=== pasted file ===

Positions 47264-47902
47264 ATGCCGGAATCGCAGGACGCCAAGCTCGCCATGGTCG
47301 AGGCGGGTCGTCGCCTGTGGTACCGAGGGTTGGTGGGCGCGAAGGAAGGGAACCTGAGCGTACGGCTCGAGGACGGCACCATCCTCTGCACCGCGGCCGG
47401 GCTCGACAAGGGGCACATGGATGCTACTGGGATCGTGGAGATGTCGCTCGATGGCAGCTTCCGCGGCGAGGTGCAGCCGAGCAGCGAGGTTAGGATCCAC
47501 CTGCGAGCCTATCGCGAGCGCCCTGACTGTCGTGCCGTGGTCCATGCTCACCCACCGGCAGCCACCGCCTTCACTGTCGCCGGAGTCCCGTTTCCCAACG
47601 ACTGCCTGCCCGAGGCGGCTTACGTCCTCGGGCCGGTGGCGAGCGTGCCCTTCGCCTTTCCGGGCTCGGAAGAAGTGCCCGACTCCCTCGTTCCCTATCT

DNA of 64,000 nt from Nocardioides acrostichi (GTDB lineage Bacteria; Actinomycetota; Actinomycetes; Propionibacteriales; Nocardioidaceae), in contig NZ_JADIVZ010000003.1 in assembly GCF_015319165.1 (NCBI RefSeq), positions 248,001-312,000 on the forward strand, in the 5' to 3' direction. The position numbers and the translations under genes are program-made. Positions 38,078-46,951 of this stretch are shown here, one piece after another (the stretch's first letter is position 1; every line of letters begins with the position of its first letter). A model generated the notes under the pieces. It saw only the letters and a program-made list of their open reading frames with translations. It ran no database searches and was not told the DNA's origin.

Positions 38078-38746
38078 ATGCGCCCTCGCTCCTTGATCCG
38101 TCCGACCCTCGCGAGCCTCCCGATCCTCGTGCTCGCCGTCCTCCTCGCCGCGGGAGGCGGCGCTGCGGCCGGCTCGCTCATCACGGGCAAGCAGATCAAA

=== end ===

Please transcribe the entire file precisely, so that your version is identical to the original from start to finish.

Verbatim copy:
Positions 47264-47902
47264 ATGCCGGAATCGCAGGACGCCAAGCTCGCCATGGTCG
47301 AGGCGGGTCGTCGCCTGTGGTACCGAGGGTTGGTGGGCGCGAAGGAAGGGAACCTGAGCGTACGGCTCGAGGACGGCACCATCCTCTGCACCGCGGCCGG
47401 GCTCGACAAGGGGCACATGGATGCTACTGGGATCGTGGAGATGTCGCTCGATGGCAGCTTCCGCGGCGAGGTGCAGCCGAGCAGCGAGGTTAGGATCCAC
47501 CTGCGAGCCTATCGCGAGCGCCCTGACTGTCGTGCCGTGGTCCATGCTCACCCACCGGCAGCCACCGCCTTCACTGTCGCCGGAGTCCCGTTTCCCAACG
47601 ACTGCCTGCCCGAGGCGGCTTACGTCCTCGGGCCGGTGGCGAGCGTGCCCTTCGCCTTTCCGGGCTCGGAAGAAGTGCCCGACTCCCTCGTTCCCTATCT

DNA of 64,000 nt from Nocardioides acrostichi (GTDB lineage Bacteria; Actinomycetota; Actinomycetes; Propionibacteriales; Nocardioidaceae), in contig NZ_JADIVZ010000003.1 in assembly GCF_015319165.1 (NCBI RefSeq), positions 248,001-312,000 on the forward strand, in the 5' to 3' direction. The position numbers and the translations under genes are program-made. Positions 38,078-46,951 of this stretch are shown here, one piece after another (the stretch's first letter is position 1; every line of letters begins with the position of its first letter). A model generated the notes under the pieces. It saw only the letters and a program-made list of their open reading frames with translations. It ran no database searches and was not told the DNA's origin.

Positions 38078-38746
38078 ATGCGCCCTCGCTCCTTGATCCG
38101 TCCGACCCTCGCGAGCCTCCCGATCCTCGTGCTCGCCGTCCTCCTCGCCGCGGGAGGCGGCGCTGCGGCCGGCTCGCTCATCACGGGCAAGCAGATCAAA